• William Ramsey

          Ah ok. Well to me, it just sounds like you have more of a gripe against the lack of wider shoe options from nike. The killshot isn’t mediocre because it happens to not fit you comfortably. Hopefully Nike takes things like this into consideration in the design process because customers such as yourself can’t enjoy their product fully and that results in a loss of revenue on their end as well as a black mark on their brand reputation.

          • Mike

            Very true. Granted, I still wear mine and suffer. 😉

  • Zac Silk

    I really like the J Crew New Blasnce shoe. I’ve tried them on in the store but couldn’t get the correct fit. Having said that if I find the right size I’ll snap them up.

    I’m really liking the first look as well. The henley with the shawl collar cardigan and dark denim. I’ve got all those components to make that look, as Gap just sold out of their space marl henley which is a perfect match. As well as a number of shawl collar cardigans.

    But if I’m going for a gum sole sneaker in the U.K I may give the Addidas Munchen a try. https://uploads.disquscdn.com/images/f6ee84fc132a5c2f80d787f8c96b7d9d67e5001193b6207fc001b498e9ee07bd.png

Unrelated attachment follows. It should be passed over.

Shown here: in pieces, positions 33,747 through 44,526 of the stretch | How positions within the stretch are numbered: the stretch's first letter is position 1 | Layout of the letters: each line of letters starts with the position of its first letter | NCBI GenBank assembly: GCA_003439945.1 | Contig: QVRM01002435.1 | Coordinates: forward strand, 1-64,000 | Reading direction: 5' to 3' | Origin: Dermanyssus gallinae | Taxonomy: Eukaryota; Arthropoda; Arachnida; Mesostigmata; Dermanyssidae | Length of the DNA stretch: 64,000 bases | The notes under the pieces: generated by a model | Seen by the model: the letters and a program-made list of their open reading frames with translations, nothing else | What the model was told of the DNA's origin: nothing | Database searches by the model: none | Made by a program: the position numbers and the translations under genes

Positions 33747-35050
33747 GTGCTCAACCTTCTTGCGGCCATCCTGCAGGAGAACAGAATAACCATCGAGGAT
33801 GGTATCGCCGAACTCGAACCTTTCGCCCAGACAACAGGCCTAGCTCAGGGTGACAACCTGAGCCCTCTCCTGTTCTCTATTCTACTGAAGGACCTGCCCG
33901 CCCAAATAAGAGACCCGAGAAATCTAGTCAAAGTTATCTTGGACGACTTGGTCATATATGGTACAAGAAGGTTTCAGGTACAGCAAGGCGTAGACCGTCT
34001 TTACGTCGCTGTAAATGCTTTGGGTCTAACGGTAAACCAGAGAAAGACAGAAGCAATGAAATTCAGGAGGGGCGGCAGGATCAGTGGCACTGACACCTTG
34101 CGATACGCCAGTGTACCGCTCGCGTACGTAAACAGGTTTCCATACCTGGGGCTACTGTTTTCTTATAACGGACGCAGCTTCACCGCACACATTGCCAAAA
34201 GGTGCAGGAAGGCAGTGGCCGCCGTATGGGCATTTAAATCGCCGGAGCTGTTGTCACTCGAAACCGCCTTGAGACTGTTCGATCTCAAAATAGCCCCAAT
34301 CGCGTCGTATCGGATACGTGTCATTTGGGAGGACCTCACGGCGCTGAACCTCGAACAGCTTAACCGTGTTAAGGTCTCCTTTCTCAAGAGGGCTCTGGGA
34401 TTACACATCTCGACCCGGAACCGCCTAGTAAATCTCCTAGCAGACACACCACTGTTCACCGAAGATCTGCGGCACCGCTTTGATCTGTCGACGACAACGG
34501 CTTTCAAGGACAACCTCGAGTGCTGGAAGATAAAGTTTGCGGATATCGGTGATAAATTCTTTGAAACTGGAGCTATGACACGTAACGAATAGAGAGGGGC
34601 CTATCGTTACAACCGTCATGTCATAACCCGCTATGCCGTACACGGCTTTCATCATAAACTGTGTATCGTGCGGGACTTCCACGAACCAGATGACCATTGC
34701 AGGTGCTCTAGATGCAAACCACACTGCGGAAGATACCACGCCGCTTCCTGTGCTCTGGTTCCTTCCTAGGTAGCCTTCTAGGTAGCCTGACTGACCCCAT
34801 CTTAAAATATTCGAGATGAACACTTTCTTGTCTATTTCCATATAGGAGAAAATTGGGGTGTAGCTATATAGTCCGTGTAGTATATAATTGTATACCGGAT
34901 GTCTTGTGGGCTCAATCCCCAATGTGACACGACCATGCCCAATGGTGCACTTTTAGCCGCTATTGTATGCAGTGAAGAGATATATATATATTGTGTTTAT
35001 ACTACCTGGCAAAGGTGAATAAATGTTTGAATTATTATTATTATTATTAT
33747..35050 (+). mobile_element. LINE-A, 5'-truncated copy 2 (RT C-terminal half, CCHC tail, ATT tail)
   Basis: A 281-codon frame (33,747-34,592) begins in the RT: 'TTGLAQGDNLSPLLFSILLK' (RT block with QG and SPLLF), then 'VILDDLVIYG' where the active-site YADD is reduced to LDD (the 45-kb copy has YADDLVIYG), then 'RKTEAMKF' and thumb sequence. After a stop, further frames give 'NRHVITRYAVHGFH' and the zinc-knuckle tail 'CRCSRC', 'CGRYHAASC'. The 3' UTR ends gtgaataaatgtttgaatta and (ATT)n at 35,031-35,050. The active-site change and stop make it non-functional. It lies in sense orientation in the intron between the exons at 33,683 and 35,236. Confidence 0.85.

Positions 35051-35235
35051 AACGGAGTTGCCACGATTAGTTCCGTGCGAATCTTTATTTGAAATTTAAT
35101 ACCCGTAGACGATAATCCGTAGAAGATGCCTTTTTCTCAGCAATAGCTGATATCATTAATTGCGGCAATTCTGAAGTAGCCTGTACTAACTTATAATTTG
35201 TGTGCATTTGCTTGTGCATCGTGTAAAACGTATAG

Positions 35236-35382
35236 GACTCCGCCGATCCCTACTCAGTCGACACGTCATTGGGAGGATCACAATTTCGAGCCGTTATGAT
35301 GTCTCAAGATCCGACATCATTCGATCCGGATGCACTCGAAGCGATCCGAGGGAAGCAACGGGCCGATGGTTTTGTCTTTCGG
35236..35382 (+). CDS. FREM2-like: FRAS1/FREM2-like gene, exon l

• http://www.primermagazine.com/ Andrew

      I dig those!

  • Carlos MBonilla

    adidas Stan Smith for sure!

  • Michael

    Love the article! The shoe that is on the image with the bomber jacket (2nd to the bottom) who makes those and where can I find them? https://uploads.disquscdn.com/images/f1fcb01a5996bb160766cd723f17e3456538c93516e42059acaf209c0ea4ef2e.png

  • sensh

    Adidas Gazelles. Love the color options…

  • what the heck

    https://uploads.disquscdn.com/images/674fd8c47e00750511b708428f03ebf5e782cd42766cfa315299453a5759c23f.jpg

    Picked up these jawns at DSW:
    https://www.dsw.com/en/us/product/puma-super-liga-og-retro-sneaker—mens/368715?activeColor=100

    Very comfortable. Considering wearing them with a dark navy suit this weekend to a hip wedding reception.

  • TJ

    I snagged a pair of the Killshots during the few hours they were available and I absolutely love them. I’ve gotten so many compliments. If they ever come back I might have to buy a back up pair